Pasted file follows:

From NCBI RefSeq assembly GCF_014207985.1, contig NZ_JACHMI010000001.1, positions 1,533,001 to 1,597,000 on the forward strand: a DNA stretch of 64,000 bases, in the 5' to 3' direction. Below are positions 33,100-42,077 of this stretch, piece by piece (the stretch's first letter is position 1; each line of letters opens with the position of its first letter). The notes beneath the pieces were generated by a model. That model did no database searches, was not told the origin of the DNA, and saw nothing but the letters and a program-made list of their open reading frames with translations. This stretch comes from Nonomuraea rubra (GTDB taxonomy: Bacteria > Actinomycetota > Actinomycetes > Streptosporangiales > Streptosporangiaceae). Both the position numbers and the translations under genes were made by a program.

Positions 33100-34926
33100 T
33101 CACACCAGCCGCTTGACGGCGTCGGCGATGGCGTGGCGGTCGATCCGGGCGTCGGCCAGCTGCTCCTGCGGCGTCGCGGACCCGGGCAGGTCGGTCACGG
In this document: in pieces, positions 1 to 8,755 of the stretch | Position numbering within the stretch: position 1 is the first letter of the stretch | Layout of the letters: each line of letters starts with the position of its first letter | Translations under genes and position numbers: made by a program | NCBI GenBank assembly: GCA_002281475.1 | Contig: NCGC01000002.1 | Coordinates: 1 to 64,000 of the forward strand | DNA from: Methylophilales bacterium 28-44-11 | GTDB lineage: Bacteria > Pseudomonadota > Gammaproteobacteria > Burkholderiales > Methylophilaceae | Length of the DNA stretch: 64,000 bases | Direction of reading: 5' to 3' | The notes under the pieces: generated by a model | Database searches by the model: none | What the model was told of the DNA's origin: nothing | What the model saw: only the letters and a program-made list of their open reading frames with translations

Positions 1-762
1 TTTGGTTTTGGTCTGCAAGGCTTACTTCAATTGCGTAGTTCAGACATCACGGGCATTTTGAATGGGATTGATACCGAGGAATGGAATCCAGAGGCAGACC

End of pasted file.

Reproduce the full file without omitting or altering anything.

From NCBI RefSeq assembly GCF_014207985.1, contig NZ_JACHMI010000001.1, positions 1,533,001 to 1,597,000 on the forward strand: a DNA stretch of 64,000 bases, in the 5' to 3' direction. Below are positions 33,100-42,077 of this stretch, piece by piece (the stretch's first letter is position 1; each line of letters opens with the position of its first letter). The notes beneath the pieces were generated by a model. That model did no database searches, was not told the origin of the DNA, and saw nothing but the letters and a program-made list of their open reading frames with translations. This stretch comes from Nonomuraea rubra (GTDB taxonomy: Bacteria > Actinomycetota > Actinomycetes > Streptosporangiales > Streptosporangiaceae). Both the position numbers and the translations under genes were made by a program.

Positions 33100-34926
33100 T
33101 CACACCAGCCGCTTGACGGCGTCGGCGATGGCGTGGCGGTCGATCCGGGCGTCGGCCAGCTGCTCCTGCGGCGTCGCGGACCCGGGCAGGTCGGTCACGG
In this document: in pieces, positions 1 to 8,755 of the stretch | Position numbering within the stretch: position 1 is the first letter of the stretch | Layout of the letters: each line of letters starts with the position of its first letter | Translations under genes and position numbers: made by a program | NCBI GenBank assembly: GCA_002281475.1 | Contig: NCGC01000002.1 | Coordinates: 1 to 64,000 of the forward strand | DNA from: Methylophilales bacterium 28-44-11 | GTDB lineage: Bacteria > Pseudomonadota > Gammaproteobacteria > Burkholderiales > Methylophilaceae | Length of the DNA stretch: 64,000 bases | Direction of reading: 5' to 3' | The notes under the pieces: generated by a model | Database searches by the model: none | What the model was told of the DNA's origin: nothing | What the model saw: only the letters and a program-made list of their open reading frames with translations

Positions 1-762
1 TTTGGTTTTGGTCTGCAAGGCTTACTTCAATTGCGTAGTTCAGACATCACGGGCATTTTGAATGGGATTGATACCGAGGAATGGAATCCAGAGGCAGACC